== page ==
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Sqoop - Get Uganda entertainment news, celebrity gossip, videos and photos
Sqoop – Get Uganda entertainment news, celebrity gossip, videos and photosSqoop – Get Uganda entertainment news, celebrity gossip, videos and photos


Ugandan mud wrestlers dream of glory on world stage

In a mud pit ringed off by bamboo poles and two thin yellow ropes, a young Ugandan woman lies face-up after being tossed upside down by her opponent.

She gets a second wind and takes down her rival with one swipe at her feet to the delight and cheers of dozens of fellow wrestlers watching from the sidelines of the rickety ring.

The barefoot youngsters are training in “soft ground wrestling” at the Bumbash Wrestling Academy in the town of Mukono, some 30 kilometres (19 miles) west of the capital Kampala, hoping their skills may one day lead to fame and glory.

The sport copies the style of World Wrestling Entertainment (WWE) in the United States.

Like WWE, the Ugandan version is as much theatre as sport, with bouts announced using the gimmicks of American shows and supervised by a referee in a bold black and white striped top.

But competitors in Uganda endure spartan training and living conditions.

“The boys and girls here will be tomorrow’s Hulk Hogan and Sasha Banks,” the academy’s brainchild Daniel Bumba told AFP, referring to megastar American wrestlers.

Bumba, a 35-year-old trained quantity surveyor turned television presenter, founded the school last year with his friend Arthur Asiimwe, 32, and it now has more than 200 trainees, including 30 women.

Nestled in a marshy plot surrounded by eucalyptus trees and yams, the academy features an open-air kitchen next to a two-room office where a 65-inch television set shows footage of training sessions.

‘Dream come true’

In one corner of the ring, a makeshift ladder fashioned from a plank of wood and two sticks is used to gain height and perform spectacular jumps like those made popular by WWE’s The Undertaker, John Cena and Randy Orton.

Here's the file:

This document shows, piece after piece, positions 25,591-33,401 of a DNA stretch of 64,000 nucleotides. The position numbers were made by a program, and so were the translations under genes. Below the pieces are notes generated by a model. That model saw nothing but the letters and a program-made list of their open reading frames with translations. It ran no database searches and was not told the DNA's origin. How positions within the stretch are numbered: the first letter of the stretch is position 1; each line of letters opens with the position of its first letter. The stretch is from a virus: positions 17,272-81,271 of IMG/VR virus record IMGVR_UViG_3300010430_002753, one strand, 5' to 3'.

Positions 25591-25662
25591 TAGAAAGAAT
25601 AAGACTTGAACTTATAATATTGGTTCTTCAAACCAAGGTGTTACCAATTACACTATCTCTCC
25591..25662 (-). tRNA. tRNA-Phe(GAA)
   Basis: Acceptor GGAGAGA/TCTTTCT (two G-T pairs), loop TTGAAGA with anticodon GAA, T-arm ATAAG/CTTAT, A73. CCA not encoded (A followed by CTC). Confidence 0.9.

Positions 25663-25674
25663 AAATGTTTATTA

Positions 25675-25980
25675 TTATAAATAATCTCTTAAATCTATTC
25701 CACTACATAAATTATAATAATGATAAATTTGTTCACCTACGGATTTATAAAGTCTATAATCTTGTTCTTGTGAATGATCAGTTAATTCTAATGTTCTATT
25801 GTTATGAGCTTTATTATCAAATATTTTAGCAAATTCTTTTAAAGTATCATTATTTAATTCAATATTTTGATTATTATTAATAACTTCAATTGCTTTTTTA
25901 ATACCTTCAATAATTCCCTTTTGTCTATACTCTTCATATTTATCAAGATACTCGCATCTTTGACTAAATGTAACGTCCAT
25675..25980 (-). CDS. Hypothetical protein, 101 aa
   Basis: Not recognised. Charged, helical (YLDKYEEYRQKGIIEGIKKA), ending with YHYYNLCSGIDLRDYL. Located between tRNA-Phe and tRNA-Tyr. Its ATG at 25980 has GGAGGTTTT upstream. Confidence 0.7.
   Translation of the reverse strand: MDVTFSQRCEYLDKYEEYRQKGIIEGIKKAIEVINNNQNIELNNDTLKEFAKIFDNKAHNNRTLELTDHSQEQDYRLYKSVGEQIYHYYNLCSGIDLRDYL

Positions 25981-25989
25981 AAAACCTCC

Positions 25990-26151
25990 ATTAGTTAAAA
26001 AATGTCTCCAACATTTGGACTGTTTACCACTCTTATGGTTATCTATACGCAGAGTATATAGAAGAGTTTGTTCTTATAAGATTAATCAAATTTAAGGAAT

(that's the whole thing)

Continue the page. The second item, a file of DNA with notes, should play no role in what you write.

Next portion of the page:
“We were watching those (WWE matches) of the whites but we never knew that one day also we Ugandans could get a chance of having wrestling in Uganda,” said trainee Bridget Nahoba, sporting dyed-red hair.

“The moment I discovered Uganda also has a wrestling academy, I had to run very fast, because that was my dream come true.”

The 25-year-old former nursing student and fan of professional wrestler Bianca Belair said she hopes to join the WWE ranks to break down the gender barrier in the male-dominated sport.

Nevia Hope Nabwire, 18, said she shares similar aspirations.

“I love wrestling. I love Sasha Banks. I want to be like her,” said the former street vendor, who dropped out of school, unable to pay the fees.

The youngsters determined to escape the poverty of their home villages train extensively for five days every week.

Under the blazing sun, they pump weights and practise chokeslam, powerbomb and other throwing techniques, with their heavy falls cushioned only by a layer of mud.

Facing eviction

The amateur acrobatics, which have become popular online, have however raised concerns among medics who have warned of possible injuries, especially to the spine.

“You stay safe when you know how to land. But you are at risk when you don’t know how to land,” Bumba said, noting that training in this skill takes about eight months.

The academy’s activities have also caught the attention of the Ugandan government.

Army officials visited the school in early March to make sure it was not a training ground for anti-government rebels, said Bumba.

The academy, according to its founders, is in the process of registering with the government, a move it hopes will attract sponsors.

“We have challenges… the trainees frequently suffer from malaria because we are in a mosquito-infested bush,” said Bumba.

But he said they were at risk of eviction, with the landlord seeking $20,000 from the academy to buy the four acres of land where they train.

The young wrestlers nonetheless remain hopeful of pursuing their American dream.

“I would really like to meet Roman Reigns one day and perform with him in the same field,” said Justice Omadi, a former street orphan whose stage name is Eastern Giant.

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